Although Peirce was a philosopher, I am using this example to suggest that even the unspecialized thinker has access to basic questions which transcend technical proficiency; and that these basic questions are approachable insofar as one resists getting sidetracked by technical obfuscation, and maintains an awareness of the whole.
I take the position that a whole object or situation is divided into aspects (or, to use Aristotle's word, causes) and that these aspects have an angular relationship to one another. An account of this division is the purpose of this book. The ultimate goal is to regain the whole by knowing how the parts fit together. The separation of form from function, or fact from belief, has led to a strange and disconcerting hiatus in our present thinking. We have been so busy perfecting the means of travel that we have forgotten where we wanted to go.
Is my opening statement, "All meaning is an angle," too abstract? Not if one accepts my allegation that meaning is in general a kind of relationship. In terms of people, for example, let us take two men competing in a tennis match. They are opponents. They face each other. Their positions, both literally and metaphorically, are represented by an angle of 180 degrees, or a diameter. We refer to diameter when we say that two opinions are diametrically opposed.
A tennis match is judged by a referee who sits at one end of the net, at right angles to both opponents, surveying their interaction, but as an impartial witness, leaning neither way. The geometric or angular reference is not really so much difficult as it is disarming; it is so natural that we overlook it.
Some readers will find the geometry easy but will object to my interpretations, insisting that I put an improper "construction" on the technical devices of science. Yet not to transgress the presumed divisions between categories — not to attempt a translation of one into the other — would be to abandon the very purpose of my efforts, which is to devise a technique for structuring the components of meaning.
The customary procedure in any science is a process of induction from a myriad of particular observed phenomena to their description and explanation in terms of a few simple abstract properties. Since these fundamental terms lie deeper than definition, they are acknowledged as undefinable; and since they cannot be further reduced by the inductive method, it is presumed that they are truly basic. In this book, however, we postulate a unity whose division into aspects creates those undefined terms of science.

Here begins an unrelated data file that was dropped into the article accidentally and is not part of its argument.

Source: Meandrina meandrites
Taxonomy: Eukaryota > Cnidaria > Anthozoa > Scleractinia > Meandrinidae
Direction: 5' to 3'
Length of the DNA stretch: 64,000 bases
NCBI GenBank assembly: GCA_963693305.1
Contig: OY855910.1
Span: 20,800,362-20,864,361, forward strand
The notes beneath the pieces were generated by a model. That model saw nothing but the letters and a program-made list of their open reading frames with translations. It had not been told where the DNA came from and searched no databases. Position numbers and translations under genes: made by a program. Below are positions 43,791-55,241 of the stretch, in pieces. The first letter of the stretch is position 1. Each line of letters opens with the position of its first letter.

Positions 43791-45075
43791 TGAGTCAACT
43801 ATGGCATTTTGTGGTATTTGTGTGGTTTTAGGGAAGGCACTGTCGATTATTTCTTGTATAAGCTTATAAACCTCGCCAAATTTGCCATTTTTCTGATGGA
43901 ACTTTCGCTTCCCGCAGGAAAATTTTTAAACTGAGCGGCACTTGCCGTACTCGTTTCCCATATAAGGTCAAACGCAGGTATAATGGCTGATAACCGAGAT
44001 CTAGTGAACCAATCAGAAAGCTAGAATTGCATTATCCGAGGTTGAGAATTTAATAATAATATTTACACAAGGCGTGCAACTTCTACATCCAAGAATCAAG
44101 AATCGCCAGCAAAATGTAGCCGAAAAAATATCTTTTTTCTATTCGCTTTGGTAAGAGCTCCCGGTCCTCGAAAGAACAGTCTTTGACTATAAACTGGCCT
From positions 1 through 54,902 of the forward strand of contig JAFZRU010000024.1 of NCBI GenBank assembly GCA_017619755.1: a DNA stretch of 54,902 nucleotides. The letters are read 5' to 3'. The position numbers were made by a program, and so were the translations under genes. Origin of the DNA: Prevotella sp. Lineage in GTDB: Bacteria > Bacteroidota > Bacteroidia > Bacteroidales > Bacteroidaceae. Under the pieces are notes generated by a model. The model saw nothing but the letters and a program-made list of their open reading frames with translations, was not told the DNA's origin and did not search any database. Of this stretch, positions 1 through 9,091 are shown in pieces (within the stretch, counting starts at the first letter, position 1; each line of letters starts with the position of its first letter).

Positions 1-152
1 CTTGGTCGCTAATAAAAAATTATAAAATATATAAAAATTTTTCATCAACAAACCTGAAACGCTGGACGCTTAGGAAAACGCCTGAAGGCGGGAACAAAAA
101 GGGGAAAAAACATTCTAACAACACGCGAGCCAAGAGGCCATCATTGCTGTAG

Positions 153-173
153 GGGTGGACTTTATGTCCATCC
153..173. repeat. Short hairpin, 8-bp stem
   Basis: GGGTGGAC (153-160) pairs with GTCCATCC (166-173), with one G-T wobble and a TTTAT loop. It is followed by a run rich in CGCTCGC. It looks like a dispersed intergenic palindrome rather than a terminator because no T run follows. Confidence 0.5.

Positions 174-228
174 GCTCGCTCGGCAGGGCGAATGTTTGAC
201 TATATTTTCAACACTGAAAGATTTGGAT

We find that simultaneous divisions of the whole into two, three, or four parts yields a meaningful description of these parts. Division into four is taken up first because it is the most easily grasped by rational thought. Next I will discuss the threefold division, and finally the twofold. Because it is so far beyond rational understanding, we can say little about the initial unity itself beyond describing it, in one sense, as the dynamic potency whose division creates a tension between the parts. In causing their interaction, this tension creates meaning.
Our method is technical only in that the manner in which the division of totality refines itself into a technique is similar to the manner in which measurement refined itself into geometry. Like this book, geometry came about through a quest for order. Geometry is an ordering so abstract that the roles of its elements, points and lines, can be interchanged, leaving its basic propositions intact: a line is determined by two points; a point is the intersection of two lines. The validity of geometry is independent of the substantial nature of the elements it employs. I believe equally fundamental relationships lie at the foundation of existence itself.
Used with the kind permission of Anodos Foundation.